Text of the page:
Randolph played key role

It took the late U.S. Senator Jennings Randolph (D-WV) nearly 29 years to get it passed. But Randolph’s persistence paid off in the end when President Richard Nixon signed the 26th Amendment into law on July 5, 1971.

Sen. Randolph was Congressman Randolph on November 11, 1942 when then-President Franklin Roosevelt issued an executive order reducing the military draft age from 21 to 18 years old.

At that time and in the height of World War II, the nation’s military branches were in desperate need of additional young men to support the war effort. Congress supported President Roosevelt’s request.

Randolph, the congressman from West Virginia, objected to the reduction in the age that young men could be drafted and forced into military service.

Randolph believed that if young men could be drafted into war at the age of 18 that they should also be given the right to vote for (or against) those political leaders making decisions to enter into war. In 1942, only American citizens who were at least 21 years old were permitted to vote.

It was Congressman Randolph who first said on the floor of the House of Representatives that, “if you’re old enough to fight and die for your country, then you’re old enough to vote.”

So in February of 1943, Congressman Randolph authored and then introduced legislation that would create the 26th Amendment to the United States Constitution.

The 26th Amendment would guarantee the right to vote to any American citizen that was at least 18 years old. Randolph’s legislation didn’t pass in 1943. It didn’t pass in 1953 or even in 1963.

In fact, it took Randolph nearly three decades to get the 26th Amendment passed by Congress and sent to the states for ratification.

Randolph was elected to the U.S. Senate in 1962. As a senator, he introduced legislation to create the 26th Amendment on eight different occasions. It wasn’t until during the height of the Vietnam War in 1971 that public support for reducing the voting age caught Congress’s attention.

Randolph credited television coverage of the casualties of the Vietnam War on the nightly news for creating enough public sentiment to sway Congress into approving Randolph’s legislation.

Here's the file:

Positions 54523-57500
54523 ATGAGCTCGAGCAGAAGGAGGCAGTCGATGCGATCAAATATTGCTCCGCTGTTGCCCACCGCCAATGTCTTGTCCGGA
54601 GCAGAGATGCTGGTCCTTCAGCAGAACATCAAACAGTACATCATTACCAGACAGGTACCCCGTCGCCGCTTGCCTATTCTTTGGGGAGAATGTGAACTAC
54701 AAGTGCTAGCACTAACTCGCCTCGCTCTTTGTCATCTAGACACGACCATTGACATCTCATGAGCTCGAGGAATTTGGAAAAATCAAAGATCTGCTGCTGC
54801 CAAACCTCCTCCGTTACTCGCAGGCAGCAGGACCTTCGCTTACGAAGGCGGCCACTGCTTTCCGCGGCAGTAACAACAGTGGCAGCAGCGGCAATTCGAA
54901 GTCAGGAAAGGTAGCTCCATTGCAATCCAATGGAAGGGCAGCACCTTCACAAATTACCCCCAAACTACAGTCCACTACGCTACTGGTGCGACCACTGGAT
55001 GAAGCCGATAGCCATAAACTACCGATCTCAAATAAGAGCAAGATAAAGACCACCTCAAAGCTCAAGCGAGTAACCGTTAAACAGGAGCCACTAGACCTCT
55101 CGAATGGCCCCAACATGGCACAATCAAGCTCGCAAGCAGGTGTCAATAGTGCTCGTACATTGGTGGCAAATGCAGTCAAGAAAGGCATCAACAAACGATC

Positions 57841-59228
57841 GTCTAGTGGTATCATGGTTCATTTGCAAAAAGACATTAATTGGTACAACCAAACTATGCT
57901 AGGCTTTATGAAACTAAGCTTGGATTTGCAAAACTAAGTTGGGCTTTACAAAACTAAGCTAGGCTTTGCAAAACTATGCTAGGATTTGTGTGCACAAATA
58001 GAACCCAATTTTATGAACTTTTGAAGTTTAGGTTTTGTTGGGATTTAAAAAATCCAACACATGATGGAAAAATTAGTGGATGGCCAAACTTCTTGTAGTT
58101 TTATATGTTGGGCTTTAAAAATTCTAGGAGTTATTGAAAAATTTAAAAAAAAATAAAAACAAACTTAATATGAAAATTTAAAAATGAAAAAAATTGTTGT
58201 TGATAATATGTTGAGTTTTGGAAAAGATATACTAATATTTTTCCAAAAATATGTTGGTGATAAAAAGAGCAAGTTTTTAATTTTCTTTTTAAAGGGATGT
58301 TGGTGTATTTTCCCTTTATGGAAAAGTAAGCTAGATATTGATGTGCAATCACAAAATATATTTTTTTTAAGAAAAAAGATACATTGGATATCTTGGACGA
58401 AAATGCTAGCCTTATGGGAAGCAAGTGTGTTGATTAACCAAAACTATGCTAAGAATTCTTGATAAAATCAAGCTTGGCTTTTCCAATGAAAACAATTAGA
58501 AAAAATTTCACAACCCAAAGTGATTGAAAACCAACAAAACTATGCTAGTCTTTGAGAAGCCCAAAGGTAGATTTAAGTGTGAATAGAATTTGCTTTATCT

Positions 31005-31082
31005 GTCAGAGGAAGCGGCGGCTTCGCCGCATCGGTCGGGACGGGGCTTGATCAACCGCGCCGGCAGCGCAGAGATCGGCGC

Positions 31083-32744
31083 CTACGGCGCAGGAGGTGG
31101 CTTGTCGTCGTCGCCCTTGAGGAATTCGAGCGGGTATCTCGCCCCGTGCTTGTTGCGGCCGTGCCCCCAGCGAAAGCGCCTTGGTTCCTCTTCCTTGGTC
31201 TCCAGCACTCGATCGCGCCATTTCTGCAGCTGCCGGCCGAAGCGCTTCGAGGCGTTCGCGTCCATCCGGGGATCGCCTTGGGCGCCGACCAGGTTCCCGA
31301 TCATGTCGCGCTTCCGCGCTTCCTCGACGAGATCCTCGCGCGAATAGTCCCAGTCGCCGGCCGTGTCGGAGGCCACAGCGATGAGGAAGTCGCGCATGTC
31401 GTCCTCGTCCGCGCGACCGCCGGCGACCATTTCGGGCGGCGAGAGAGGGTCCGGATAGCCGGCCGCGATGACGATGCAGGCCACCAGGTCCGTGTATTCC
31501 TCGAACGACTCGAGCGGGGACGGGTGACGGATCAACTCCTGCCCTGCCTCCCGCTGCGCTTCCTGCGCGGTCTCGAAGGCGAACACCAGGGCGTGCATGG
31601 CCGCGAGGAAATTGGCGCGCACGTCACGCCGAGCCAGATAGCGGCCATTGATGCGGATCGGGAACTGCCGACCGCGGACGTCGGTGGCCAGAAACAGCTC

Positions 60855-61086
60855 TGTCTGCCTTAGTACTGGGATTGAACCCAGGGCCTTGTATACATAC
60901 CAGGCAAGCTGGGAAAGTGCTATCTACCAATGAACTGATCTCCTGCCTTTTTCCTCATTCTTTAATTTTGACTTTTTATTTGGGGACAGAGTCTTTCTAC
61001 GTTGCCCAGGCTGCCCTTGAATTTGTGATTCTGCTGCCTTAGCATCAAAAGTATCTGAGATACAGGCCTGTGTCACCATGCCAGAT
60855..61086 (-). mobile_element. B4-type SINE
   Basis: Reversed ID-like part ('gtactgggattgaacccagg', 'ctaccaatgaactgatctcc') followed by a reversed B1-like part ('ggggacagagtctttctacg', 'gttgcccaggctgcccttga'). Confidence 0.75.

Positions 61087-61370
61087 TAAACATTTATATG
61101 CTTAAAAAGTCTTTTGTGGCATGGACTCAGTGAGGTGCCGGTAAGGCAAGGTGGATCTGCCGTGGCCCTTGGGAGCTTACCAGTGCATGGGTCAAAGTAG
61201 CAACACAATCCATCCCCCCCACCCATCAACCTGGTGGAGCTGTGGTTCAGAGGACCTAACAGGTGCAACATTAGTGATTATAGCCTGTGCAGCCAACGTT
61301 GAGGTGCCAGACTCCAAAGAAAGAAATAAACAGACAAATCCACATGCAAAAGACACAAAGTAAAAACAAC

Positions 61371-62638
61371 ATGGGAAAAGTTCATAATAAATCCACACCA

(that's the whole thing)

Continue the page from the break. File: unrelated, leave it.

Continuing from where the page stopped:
On March 23, 1971, both the U.S. Senate and the House of Representatives passed the 26th Amendment. Congress then sent the legislation to the states for ratification.

On April 28, 1971, West Virginia became the 27th state to ratify the 26th Amendment.

With ratification by the states, then-President Richard Nixon signed the 26th Amendment into law on July 5, 1971, making it an official part of the United States Constitution.

To learn more about that signing and to see a short video of the ceremony, go to: https://www.bing.com/videos/search?q=video+of+26th+Amendment+ceremony+in+1971&view=detail&mid=59E09B50EE317A768DCB59E09B50EE317A768DCB&FORM=VIRE

And with the stroke of his pen on that date, President Nixon certified the 26th Amendment, thereby granting 11 million 18, 19 and 20 year-olds the right to vote.

To celebrate his leadership in authoring and seeking the passage of the 26th Amendment, the WV Secretary of State’s Office hosts the annual Jennings Randolph Award for West Virginia high schools who register 100 percent of their eligible students to vote.

In the 2018-19 school year that just ended, the Secretary of State’s Office worked with all 55 of the state’s county clerks to register 15,673 students to vote — by far, the highest annual total in the 25-year history of the Jennings Randolph Award.

To learn more about the Jennings Randolph Award, go to: https://sos.wv.gov/elections/civics/teachers/Pages/JenningsRandolph.aspx.

Mac Warner is the West Virginia Secretary of State.